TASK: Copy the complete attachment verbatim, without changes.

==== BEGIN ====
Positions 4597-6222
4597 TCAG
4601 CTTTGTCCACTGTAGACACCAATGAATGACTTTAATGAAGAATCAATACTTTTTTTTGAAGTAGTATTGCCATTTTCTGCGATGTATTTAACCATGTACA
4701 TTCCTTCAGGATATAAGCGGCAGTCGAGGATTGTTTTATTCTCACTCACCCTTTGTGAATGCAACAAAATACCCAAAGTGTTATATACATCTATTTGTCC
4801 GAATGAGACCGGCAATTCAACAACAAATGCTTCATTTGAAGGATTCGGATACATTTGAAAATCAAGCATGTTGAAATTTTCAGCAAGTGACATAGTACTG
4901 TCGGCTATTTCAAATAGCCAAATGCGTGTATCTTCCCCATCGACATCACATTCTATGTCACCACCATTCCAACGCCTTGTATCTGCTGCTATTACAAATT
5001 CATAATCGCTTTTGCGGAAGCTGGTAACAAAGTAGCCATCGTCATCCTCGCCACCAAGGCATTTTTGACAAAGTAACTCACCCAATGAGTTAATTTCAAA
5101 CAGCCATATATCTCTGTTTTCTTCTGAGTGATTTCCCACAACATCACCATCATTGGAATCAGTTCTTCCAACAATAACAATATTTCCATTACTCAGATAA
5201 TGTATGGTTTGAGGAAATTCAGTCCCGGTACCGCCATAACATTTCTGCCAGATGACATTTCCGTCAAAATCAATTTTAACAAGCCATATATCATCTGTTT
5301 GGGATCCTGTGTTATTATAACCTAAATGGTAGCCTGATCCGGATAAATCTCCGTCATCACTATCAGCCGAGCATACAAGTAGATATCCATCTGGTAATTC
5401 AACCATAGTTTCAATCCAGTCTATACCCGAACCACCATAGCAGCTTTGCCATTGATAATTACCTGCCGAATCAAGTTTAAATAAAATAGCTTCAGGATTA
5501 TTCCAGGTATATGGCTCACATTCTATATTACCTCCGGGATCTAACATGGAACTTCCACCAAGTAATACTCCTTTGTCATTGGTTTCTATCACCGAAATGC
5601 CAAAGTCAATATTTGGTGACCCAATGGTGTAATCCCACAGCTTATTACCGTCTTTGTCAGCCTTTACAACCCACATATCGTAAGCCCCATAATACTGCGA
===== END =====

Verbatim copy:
Positions 4597-6222
4597 TCAG
4601 CTTTGTCCACTGTAGACACCAATGAATGACTTTAATGAAGAATCAATACTTTTTTTTGAAGTAGTATTGCCATTTTCTGCGATGTATTTAACCATGTACA
4701 TTCCTTCAGGATATAAGCGGCAGTCGAGGATTGTTTTATTCTCACTCACCCTTTGTGAATGCAACAAAATACCCAAAGTGTTATATACATCTATTTGTCC
4801 GAATGAGACCGGCAATTCAACAACAAATGCTTCATTTGAAGGATTCGGATACATTTGAAAATCAAGCATGTTGAAATTTTCAGCAAGTGACATAGTACTG
4901 TCGGCTATTTCAAATAGCCAAATGCGTGTATCTTCCCCATCGACATCACATTCTATGTCACCACCATTCCAACGCCTTGTATCTGCTGCTATTACAAATT
5001 CATAATCGCTTTTGCGGAAGCTGGTAACAAAGTAGCCATCGTCATCCTCGCCACCAAGGCATTTTTGACAAAGTAACTCACCCAATGAGTTAATTTCAAA
5101 CAGCCATATATCTCTGTTTTCTTCTGAGTGATTTCCCACAACATCACCATCATTGGAATCAGTTCTTCCAACAATAACAATATTTCCATTACTCAGATAA
5201 TGTATGGTTTGAGGAAATTCAGTCCCGGTACCGCCATAACATTTCTGCCAGATGACATTTCCGTCAAAATCAATTTTAACAAGCCATATATCATCTGTTT
5301 GGGATCCTGTGTTATTATAACCTAAATGGTAGCCTGATCCGGATAAATCTCCGTCATCACTATCAGCCGAGCATACAAGTAGATATCCATCTGGTAATTC
5401 AACCATAGTTTCAATCCAGTCTATACCCGAACCACCATAGCAGCTTTGCCATTGATAATTACCTGCCGAATCAAGTTTAAATAAAATAGCTTCAGGATTA
5501 TTCCAGGTATATGGCTCACATTCTATATTACCTCCGGGATCTAACATGGAACTTCCACCAAGTAATACTCCTTTGTCATTGGTTTCTATCACCGAAATGC
5601 CAAAGTCAATATTTGGTGACCCAATGGTGTAATCCCACAGCTTATTACCGTCTTTGTCAGCCTTTACAACCCACATATCGTAAGCCCCATAATACTGCGA